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Eliza; they were writ in my youth. Pray burn them. You mention a dangerous rival for an absent lover; but I must take my fortnne. If the report proceeds, pray inform me*:
After these we have no memorial remaining of his being attached to any of the fair sex, except Mrs. Johnson and miss Vanhomrigh, known to the world by the celebrated names of Stella, and Vanessa. We have already seen how his acquaintance with Stella commenced at an early period of her life, and the share that he had in training her up to that degree of perfection which she afterward reached. It is no wonder that his admiration of his lovely pupil should increase with her growing perfections, and that it should produce the strongest attachment to one of the finest pieces of nature's workmanship, finished and polished to the height by his own hand. But though his affection for her daily increased, during a long habitude of intercourse with one of the most charming companions in the world, perfectly suited in all points to his taste and humour, yet had it no mixture in it of the passion of love, but was rather the tenderness of a parent to a favourite child:
“ His conduct might have made him styid,
In school to hear the finest boy." For the truth of this he appeals to Stella herself in one of his poems addressed to her :
6. Thou, Stella, wert no longer young,
When first for thee my harp I strung; * See the Letter alluded to by Mr, Sheridan, in the tenth volume of this collection, p. 22. N.
Without one word of Cupid's darts,
Nor was there any thing uncommon in this. We find that even among young people bred up together from childhood, the passion of love seldom appears ; and much less likely is it to take place where there is such a disparity of years.
It has been already shown what punctilious caution he took to prevent any appearance of that sort, by never conversing with her but in the presence of a third person,
which was usually her companion Mrs. Dingley. But not long after her settlement in Ireland, he gave the most unequivocal proof of what his sentiments were with regard to her on that point. It was impossible that so charming an object should long remain without inspiring some of her beholders with love. Accordingly an intimate friend of Swift's, of the name of Tisdall, not undistinguished for learning and wit, was so captivated with the beauties both of her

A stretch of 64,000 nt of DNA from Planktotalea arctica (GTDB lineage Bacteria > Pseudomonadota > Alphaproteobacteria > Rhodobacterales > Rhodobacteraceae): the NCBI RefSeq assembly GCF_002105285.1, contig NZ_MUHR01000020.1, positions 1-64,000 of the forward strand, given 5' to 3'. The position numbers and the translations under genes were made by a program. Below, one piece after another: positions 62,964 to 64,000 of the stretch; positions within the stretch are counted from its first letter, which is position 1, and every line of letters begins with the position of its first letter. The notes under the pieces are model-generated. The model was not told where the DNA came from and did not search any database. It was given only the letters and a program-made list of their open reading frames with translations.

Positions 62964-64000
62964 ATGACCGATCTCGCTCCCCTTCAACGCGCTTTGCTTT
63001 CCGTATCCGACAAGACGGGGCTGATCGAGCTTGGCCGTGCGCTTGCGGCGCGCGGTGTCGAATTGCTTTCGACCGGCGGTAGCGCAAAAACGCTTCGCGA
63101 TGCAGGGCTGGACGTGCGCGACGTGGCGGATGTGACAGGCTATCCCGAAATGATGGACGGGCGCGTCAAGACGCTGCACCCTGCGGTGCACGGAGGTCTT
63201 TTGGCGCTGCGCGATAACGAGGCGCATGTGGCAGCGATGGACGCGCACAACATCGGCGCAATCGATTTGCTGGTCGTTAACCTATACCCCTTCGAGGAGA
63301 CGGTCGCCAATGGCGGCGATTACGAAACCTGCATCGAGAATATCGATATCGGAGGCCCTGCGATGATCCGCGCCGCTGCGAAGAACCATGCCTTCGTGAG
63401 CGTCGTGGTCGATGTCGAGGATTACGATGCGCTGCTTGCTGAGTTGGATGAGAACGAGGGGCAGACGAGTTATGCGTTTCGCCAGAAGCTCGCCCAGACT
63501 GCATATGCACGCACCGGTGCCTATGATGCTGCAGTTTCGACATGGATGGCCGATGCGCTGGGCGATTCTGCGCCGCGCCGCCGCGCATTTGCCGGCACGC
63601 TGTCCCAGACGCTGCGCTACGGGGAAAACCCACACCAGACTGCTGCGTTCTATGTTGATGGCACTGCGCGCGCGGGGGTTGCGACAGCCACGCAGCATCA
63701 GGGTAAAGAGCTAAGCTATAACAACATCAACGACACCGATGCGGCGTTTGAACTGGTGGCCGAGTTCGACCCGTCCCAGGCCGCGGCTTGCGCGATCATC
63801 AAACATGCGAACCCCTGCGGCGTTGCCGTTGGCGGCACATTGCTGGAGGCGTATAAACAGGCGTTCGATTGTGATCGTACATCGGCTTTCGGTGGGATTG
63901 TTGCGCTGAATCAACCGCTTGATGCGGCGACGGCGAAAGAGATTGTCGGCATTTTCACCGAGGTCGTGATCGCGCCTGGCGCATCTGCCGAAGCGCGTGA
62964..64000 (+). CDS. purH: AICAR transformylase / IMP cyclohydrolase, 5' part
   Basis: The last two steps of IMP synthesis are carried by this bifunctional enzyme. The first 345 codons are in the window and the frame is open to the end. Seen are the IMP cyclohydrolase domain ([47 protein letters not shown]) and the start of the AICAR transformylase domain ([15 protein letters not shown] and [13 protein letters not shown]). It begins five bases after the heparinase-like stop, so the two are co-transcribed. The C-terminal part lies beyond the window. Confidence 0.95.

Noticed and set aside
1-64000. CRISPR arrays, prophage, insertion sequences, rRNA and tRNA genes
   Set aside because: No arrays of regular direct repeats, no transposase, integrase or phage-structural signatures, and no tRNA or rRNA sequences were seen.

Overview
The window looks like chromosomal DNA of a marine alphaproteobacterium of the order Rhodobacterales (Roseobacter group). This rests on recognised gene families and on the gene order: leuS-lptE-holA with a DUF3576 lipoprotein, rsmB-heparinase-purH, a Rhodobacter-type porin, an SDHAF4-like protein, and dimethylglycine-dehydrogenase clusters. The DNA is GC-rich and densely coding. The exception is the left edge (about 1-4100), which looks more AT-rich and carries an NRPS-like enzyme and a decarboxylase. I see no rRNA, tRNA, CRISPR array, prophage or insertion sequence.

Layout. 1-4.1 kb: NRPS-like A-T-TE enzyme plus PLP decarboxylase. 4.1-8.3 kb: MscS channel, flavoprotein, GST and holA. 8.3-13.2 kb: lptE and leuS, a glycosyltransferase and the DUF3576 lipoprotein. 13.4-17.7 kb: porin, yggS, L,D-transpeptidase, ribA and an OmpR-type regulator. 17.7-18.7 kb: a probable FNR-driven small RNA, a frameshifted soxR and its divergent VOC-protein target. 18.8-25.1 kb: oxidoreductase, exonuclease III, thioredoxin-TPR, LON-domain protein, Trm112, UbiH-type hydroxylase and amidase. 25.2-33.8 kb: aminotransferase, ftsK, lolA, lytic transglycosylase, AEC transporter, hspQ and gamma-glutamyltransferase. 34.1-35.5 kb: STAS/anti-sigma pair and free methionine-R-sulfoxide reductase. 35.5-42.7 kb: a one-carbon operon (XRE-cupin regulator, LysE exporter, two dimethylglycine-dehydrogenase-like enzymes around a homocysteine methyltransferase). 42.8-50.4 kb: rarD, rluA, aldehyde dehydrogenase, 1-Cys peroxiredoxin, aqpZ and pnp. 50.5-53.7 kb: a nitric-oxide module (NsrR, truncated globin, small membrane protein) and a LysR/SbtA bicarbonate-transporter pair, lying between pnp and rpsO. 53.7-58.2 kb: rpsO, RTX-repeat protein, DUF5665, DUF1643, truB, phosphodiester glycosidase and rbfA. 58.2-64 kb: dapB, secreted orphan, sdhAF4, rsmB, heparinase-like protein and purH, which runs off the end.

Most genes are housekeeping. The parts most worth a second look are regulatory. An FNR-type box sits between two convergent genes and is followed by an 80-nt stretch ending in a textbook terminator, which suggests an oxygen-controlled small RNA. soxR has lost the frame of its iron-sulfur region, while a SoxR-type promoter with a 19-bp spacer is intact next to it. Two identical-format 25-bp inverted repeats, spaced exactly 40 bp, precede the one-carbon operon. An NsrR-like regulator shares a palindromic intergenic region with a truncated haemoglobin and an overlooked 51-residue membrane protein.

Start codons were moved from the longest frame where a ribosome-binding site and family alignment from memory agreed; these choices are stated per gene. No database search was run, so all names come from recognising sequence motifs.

person and mind, that he paid his addresses to her, and made proposals of marriage. The account of this transaction, and the part that Swift bore in it, is set forth at large in the following letter written by him to Tisdall on that subject :
“ London, April 20, 1704. “ YESTERDAY coming from the country I found your letter, which had been four or five days arrived, and by neglect was not forwarded as it ought. You have got three epithets for my former letter, which I believe are all unjust: you say it was unfriendly, unkind, and unaccountable. The two first,
I suppose, may pass but for one, saying (as capt. Fluellin says the phrase is) a little variation. I shall therefore answer those two as I can; and for the last, I return it to you again by these presents, assuring you, that there is more unaccountability in your letter's little finger, than in mine's whole body. And one strain I observe in it, which is frequent enouglı; you talk in a mystical sort of a way, as if you would have me believe I had some great design, and that you had found it out: your phrases are, that my letter had the effect you judge I designed; that you are amazed to reflect on what you judge the cause of it; and wish it may be in your power to love and value me while you live, &c. In answer to all this, I might with good pretence enough talk starchly, and affect ignorance of what you would be at; but my conjecture is, that you think I obstructed your inclinations to please my own, and that my intentions were the same with yours. In answer to all which, I will upon my conscience and honour tell